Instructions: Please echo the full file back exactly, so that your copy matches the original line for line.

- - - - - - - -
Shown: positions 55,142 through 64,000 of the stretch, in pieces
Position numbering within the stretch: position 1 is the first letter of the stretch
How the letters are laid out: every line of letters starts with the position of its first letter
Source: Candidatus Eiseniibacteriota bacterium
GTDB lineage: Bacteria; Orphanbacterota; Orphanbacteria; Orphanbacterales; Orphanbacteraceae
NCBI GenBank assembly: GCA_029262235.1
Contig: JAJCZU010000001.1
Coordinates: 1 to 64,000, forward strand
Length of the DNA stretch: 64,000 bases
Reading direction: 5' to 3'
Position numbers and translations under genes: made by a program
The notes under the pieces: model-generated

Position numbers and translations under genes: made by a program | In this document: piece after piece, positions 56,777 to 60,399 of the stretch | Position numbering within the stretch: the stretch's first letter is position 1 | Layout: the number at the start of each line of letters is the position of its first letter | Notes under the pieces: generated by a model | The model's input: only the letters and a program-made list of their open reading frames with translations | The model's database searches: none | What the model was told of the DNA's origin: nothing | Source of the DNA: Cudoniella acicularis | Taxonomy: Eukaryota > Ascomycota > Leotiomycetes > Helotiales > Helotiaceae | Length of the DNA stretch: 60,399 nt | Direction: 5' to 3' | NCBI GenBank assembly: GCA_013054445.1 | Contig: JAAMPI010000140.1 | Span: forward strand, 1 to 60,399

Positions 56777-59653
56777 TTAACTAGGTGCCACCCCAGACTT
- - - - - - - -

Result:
Shown: positions 55,142 through 64,000 of the stretch, in pieces
Position numbering within the stretch: position 1 is the first letter of the stretch
How the letters are laid out: every line of letters starts with the position of its first letter
Source: Candidatus Eiseniibacteriota bacterium
GTDB lineage: Bacteria; Orphanbacterota; Orphanbacteria; Orphanbacterales; Orphanbacteraceae
NCBI GenBank assembly: GCA_029262235.1
Contig: JAJCZU010000001.1
Coordinates: 1 to 64,000, forward strand
Length of the DNA stretch: 64,000 bases
Reading direction: 5' to 3'
Position numbers and translations under genes: made by a program
The notes under the pieces: model-generated

Position numbers and translations under genes: made by a program | In this document: piece after piece, positions 56,777 to 60,399 of the stretch | Position numbering within the stretch: the stretch's first letter is position 1 | Layout: the number at the start of each line of letters is the position of its first letter | Notes under the pieces: generated by a model | The model's input: only the letters and a program-made list of their open reading frames with translations | The model's database searches: none | What the model was told of the DNA's origin: nothing | Source of the DNA: Cudoniella acicularis | Taxonomy: Eukaryota > Ascomycota > Leotiomycetes > Helotiales > Helotiaceae | Length of the DNA stretch: 60,399 nt | Direction: 5' to 3' | NCBI GenBank assembly: GCA_013054445.1 | Contig: JAAMPI010000140.1 | Span: forward strand, 1 to 60,399

Positions 56777-59653
56777 TTAACTAGGTGCCACCCCAGACTT